Even the slightest difference in the AntiGlares 'thickness' (it almost hurts to use the word 'thick' here) would most probably leave an area where it is brighter or darker. And since i cant even stand dust particles on my screen (i am the kind of guy who always keeps a windex bottle sitting next to the screen) something like that would no doubt drive me totally nuts. In fact i barely managed to get used to the two horizontal threads that hold the slotmask in place, and these threads are thinner than a hair,...
Yea, if you do the flashlight test you'll probably see the color of the coating, so any scratches will show up at a slightly different tint.

I keep a bunch of those micro-fiber cloths within reach to get dust off. Drives me crazy at work when people stab their grubby fingers on the screens. >(
 

mrschultz

Inserted Coin
Lets hope this isnt true,...:(

BTW, i have also already tried H²O² [Hydrogen Peroxide] because i happened to have some here and this stuff didnt do anything at all either. Like i said, mighty resistent against chemicals, but unfortunately just as vulnerable to 'mechanical' damage,...
That's why they use vapor or e-beam deposition to apply it, if it were soluble in something they would use a chemical means to apply it since it would be so much cheaper, no need for massive vacuum equipment.
 

Ike Savage

Froggy like robot
Staff member
Site Supporters
Did that, and like i said, it didnt work. At least not with the agent i tried.
did that, as in, you couldn't get the stuff to even liquify? okay... that's why i recommended those kits.

And besides, since the coating is so immensely thin i dont think it would be possible to get a satisfactory result anyway. Even the slightest difference in the AntiGlares 'thickness' (it almost hurts to use the word 'thick' here) would most probably leave an area where it is brighter or darker.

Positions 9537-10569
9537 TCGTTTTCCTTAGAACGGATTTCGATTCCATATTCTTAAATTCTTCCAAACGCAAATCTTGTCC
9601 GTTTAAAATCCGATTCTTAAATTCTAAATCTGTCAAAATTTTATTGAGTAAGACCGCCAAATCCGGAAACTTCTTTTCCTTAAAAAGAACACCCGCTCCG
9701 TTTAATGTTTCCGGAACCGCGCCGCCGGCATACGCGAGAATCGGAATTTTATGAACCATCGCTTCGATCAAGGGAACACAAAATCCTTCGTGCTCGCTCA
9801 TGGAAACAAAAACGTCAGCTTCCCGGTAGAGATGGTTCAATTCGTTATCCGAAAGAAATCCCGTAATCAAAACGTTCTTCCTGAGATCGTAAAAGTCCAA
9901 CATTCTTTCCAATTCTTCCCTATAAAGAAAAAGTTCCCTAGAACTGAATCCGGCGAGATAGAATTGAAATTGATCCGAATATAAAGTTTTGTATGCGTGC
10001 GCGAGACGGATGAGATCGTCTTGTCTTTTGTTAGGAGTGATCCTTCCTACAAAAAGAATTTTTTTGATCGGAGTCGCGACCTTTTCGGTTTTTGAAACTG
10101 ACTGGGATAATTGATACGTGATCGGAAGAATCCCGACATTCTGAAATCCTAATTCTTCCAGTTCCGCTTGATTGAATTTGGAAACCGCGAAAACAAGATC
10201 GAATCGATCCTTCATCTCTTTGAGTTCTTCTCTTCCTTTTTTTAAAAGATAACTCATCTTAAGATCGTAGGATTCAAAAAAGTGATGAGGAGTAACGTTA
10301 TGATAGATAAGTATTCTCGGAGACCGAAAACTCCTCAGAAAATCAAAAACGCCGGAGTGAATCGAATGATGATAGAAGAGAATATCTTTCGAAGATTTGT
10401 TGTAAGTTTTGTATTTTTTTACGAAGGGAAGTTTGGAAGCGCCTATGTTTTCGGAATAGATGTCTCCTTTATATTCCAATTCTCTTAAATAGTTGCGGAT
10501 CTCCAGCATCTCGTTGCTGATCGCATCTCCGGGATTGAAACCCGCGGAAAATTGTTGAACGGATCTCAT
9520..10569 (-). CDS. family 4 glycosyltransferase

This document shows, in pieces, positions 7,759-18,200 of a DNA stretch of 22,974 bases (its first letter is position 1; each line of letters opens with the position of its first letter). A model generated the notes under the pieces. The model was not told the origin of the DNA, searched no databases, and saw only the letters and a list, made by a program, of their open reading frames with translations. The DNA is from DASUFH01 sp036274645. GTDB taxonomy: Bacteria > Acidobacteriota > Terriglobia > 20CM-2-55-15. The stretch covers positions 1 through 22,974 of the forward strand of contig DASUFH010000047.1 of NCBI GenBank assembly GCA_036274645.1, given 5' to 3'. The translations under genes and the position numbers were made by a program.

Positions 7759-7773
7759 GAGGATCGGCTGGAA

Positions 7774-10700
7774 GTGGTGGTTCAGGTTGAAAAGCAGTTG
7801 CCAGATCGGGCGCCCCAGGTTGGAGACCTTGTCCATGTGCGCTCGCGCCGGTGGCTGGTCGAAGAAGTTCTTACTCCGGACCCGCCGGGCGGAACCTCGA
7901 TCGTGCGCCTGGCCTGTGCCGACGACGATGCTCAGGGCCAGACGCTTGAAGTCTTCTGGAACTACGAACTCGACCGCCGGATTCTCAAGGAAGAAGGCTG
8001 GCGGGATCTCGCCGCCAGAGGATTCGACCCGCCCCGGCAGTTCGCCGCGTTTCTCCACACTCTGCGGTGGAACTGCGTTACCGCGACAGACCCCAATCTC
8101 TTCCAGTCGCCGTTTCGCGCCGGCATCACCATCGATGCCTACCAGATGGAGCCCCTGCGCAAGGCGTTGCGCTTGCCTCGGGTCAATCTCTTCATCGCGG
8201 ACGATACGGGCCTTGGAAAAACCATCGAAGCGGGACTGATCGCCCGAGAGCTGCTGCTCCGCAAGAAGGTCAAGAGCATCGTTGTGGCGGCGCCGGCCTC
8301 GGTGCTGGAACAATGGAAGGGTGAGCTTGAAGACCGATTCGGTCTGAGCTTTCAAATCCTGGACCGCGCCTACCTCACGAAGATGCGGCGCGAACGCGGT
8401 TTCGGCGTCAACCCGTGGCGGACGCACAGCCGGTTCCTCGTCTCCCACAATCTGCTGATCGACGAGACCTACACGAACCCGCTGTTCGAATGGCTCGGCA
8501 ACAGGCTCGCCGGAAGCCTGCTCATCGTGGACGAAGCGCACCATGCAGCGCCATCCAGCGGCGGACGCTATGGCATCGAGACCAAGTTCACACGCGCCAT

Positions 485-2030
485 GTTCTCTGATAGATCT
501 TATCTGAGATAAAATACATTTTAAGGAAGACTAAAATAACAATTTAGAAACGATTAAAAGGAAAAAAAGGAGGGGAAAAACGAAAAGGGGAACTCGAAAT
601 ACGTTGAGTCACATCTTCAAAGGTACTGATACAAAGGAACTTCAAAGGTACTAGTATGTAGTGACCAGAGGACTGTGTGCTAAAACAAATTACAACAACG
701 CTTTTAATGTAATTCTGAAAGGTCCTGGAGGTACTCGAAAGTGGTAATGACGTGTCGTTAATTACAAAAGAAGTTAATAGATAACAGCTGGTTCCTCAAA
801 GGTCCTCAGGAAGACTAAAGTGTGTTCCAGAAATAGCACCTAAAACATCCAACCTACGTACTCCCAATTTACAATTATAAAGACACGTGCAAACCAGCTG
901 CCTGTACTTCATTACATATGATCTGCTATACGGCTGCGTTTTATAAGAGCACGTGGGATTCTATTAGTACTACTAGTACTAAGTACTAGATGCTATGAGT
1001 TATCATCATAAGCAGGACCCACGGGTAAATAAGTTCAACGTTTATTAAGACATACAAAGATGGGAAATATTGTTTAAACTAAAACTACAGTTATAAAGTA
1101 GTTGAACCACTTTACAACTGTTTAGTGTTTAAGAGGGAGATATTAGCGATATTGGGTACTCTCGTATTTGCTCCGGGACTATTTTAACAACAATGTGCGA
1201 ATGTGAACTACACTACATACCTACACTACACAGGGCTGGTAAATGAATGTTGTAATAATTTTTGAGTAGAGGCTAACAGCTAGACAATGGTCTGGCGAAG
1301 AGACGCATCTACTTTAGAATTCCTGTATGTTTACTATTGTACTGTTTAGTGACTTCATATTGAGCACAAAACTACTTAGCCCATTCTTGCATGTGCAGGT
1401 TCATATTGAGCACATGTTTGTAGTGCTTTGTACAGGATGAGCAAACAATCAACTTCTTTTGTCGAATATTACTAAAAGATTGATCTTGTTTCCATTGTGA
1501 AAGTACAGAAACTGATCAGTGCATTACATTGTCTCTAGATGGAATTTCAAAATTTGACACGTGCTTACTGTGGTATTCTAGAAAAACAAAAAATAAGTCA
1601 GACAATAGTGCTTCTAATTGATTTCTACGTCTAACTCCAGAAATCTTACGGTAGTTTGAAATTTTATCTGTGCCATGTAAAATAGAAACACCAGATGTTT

*shrug*
ultra-high standards, i guess. but if all else fails, at least you can donate the CRT to charity and pick out something new that you can scratch-test first.
 

Phoenixx

Starfleet Member
Site Supporters
...if all else fails, at least you can donate the CRT to charity and pick out something new that you can scratch-test first.
LOL,...now thats a good idea.

Only problem is if i did that i would probably not be allowed to set foot in that store anymore,...:builder:

(*scratch-scratch* - crap, not scratch-proof, lets try another one - *scratch-scratch*......) :chainsaw:
 

Ike Savage

Froggy like robot
Staff member
Site Supporters
that would probably not be my method for making a scratch test, but hey, whatever works.

(btw, bonus points for entering the store in hobo clothes)
 

alton

Banned
Hi, I was trying this with a non-metal pad on an old 13" monitor, and it is working great! Only thing is that I am leaving small micro scratches. Before I do this on the monitor I want to fix, how would I get rid of those micro scratches? Or are those microscratches simply left over coating that needs to also be removed?

My main goal is to fix a Sony 24" Widescreen CRT. I refuse to let go of this bad boy, but I accidentally scratched the coating with my nail while cleaning it!